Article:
Friday, 10 January 2014

Adam Adamant Lives!: The League of Uncharitable Ladies

I have an agenda for wanting to write about this episode of Adam Adamant Lives - I always seem to lose the plotline halfway through, so want to force myself to watch it more attentively & see what I think. My loss of the thread *may* be because of a plot fault - it doesn't score very highly on imdb.
It is certainly, on the surface, a different kettle of fish from most Adam Adamants, taking place in a completely female reserve, which gives Adamant a fit, but would provide a role for Miss Jones in which she is more necessary than usual, instead of just interfering. It is also frankly chilling: the invitation to your own death can only be described as horrifying. Similarly sending a member of the League round to the house with condolences even before Adamant knows about the death yet is a good touch. Of course in the circumstances Adamant really should have grabbed & questioned the bringer of sympathy, but then I am not a gentleman like him, & his priorities are obviously different.
In sound terms this episode works extraordinarily well. I particularly love the bit where the music is 'Gaudeamus igitur' played on the organ, which segues into the Adam Adamant theme. The names in this one are in themselves marvellous-sounding: Prudence, Faith, etc. Prudence comes across as a marvellous 60s siren. Faith comes across as marvellously deranged.
This episode uses the time theme of Adam Adamant much better than some of them do. There is much mileage to be gained in Adamant revisiting the building which housed a gentlemen's club of his youth, & even more in the changes that have been caused by its becoming a women's club, in the intervening years. There is a reflexive sense here in which the women are reflecting back the nature of male privilege, by adopting it as their own. It shows up the pride & yet vulnerability of the way humans create institutions. Of course this is only my reading of this episode's moral: it would be easy (as Adamant probably would himself) to read the events of this episode as being the sort of thing that inevitably happens when the fairer sex start trying to encroach on the province of men.
This is inverted in Adamant's arrogance of telling Jarrot, whom he is supposed to be protecting, that absolutely nothing can happen to him. Admittedly the murder method is not the world's simplest! Similarly the role-reversal-of-women theme is reversed yet again so that when Miss Jones gets a job at the League she is merely the cloakroom attendant. Nor does the reversal end there: it becomes apparent that a man is behind the league really, although Faith, Hope, & Charity appear to have the best of motives for going around killing off the great & the good by hypnotism.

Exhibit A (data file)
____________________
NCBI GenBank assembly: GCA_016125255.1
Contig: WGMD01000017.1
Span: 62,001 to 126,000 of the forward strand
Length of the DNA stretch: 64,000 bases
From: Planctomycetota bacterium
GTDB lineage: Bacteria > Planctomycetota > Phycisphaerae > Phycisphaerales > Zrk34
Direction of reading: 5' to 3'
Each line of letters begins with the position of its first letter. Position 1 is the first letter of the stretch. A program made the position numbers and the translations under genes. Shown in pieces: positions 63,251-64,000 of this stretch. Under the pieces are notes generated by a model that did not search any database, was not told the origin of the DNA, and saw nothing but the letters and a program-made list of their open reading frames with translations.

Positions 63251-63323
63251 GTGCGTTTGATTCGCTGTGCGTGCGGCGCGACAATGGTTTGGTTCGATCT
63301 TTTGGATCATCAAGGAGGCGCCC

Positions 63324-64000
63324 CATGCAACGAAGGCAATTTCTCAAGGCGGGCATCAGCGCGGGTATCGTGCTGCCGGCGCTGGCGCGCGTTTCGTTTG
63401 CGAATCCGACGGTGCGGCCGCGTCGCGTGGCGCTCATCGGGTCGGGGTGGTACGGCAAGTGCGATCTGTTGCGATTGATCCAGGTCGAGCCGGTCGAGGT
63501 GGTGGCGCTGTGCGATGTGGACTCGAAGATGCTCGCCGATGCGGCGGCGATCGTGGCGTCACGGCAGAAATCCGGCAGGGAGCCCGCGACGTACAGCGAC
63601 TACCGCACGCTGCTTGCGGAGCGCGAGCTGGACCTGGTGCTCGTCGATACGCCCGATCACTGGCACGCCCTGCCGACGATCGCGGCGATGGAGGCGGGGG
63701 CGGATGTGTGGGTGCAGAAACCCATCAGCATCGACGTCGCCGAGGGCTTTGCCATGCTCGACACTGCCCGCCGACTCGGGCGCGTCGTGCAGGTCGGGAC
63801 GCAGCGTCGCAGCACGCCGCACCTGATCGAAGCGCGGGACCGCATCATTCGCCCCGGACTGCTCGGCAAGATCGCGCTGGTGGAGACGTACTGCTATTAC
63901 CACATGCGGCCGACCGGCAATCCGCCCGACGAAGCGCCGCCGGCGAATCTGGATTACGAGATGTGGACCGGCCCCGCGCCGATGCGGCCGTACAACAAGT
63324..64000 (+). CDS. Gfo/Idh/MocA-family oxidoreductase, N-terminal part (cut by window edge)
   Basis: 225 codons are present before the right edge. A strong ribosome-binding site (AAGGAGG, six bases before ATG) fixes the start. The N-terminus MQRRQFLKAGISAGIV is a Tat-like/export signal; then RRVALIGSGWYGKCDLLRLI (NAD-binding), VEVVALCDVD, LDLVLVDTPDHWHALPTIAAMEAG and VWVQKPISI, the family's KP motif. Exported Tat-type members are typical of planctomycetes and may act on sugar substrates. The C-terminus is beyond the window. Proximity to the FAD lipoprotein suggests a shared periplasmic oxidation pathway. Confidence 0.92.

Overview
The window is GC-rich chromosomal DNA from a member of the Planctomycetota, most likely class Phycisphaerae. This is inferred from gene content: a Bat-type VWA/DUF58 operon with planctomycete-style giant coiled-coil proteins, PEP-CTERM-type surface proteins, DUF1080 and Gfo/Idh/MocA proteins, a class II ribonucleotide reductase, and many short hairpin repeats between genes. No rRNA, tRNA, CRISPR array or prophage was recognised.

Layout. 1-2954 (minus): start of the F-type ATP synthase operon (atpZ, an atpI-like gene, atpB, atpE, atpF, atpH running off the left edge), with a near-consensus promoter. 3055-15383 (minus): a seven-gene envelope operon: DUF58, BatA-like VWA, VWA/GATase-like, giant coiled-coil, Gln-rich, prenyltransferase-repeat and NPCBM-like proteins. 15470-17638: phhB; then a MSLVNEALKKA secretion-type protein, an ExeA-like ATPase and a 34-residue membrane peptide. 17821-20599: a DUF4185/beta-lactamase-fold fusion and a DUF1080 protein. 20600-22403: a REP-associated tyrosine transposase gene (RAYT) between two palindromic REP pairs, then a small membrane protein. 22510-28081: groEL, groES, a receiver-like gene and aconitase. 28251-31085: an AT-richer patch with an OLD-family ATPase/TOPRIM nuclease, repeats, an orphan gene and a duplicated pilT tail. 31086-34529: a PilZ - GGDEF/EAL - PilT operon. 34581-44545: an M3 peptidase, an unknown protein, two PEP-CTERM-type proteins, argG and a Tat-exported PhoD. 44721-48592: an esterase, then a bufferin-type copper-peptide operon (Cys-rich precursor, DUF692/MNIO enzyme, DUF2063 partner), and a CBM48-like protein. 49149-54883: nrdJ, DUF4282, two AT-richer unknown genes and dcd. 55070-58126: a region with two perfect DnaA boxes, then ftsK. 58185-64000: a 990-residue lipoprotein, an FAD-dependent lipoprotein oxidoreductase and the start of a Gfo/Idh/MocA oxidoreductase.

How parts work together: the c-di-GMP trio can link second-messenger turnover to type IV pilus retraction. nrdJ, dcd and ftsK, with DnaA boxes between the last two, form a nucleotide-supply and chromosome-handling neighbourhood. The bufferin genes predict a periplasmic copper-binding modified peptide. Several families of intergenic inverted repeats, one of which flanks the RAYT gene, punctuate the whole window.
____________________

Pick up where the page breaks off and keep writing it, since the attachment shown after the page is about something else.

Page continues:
My main criticism of this episode I suppose really applies to the whole series: in my opinion Adamant's character is basically flawed by being a cardboard cut-out figure from the Boys' Own Paper. In this episode the little ladies can't do anything without having to be rescued by Adamant (or in this case rescued from killing him). I understand that Adamant's whole point is to be an anachronism, but since he is the lead character in this series he dominates the plots with his olde-worlde attitudes, which cannot be ameliorated by any amount of driving round in a Mini. His central presence hinders development of subtlety in peripheral characters by effectually reducing everything to his own view. I think this, for me, is also why the intended humour of Adam Adamant doesn't work, since this is quite simply not funny. I feel the anachronistic characters thing works better in The League of Extraordinary Gentlemen: perhaps Adam Adamant would have been better placed as a less-central character, it works in the film because there are a number of fictional characters alive at once.
This - admittedly rather major - criticism aside, this is top notch. Excellent plot. The League is a wonderful invention. Costumes work marvellously visually. Using flags as a murder weapon is inspired. The good characters are rightly a little bland to provide a plain background to the Amazing Technicolour Adamant. The villains of the piece are unfortunately the most colourful characters, which is a dead giveaway!
Best line from this one:
'My friend is called Abstinence...she drinks like a fish.'
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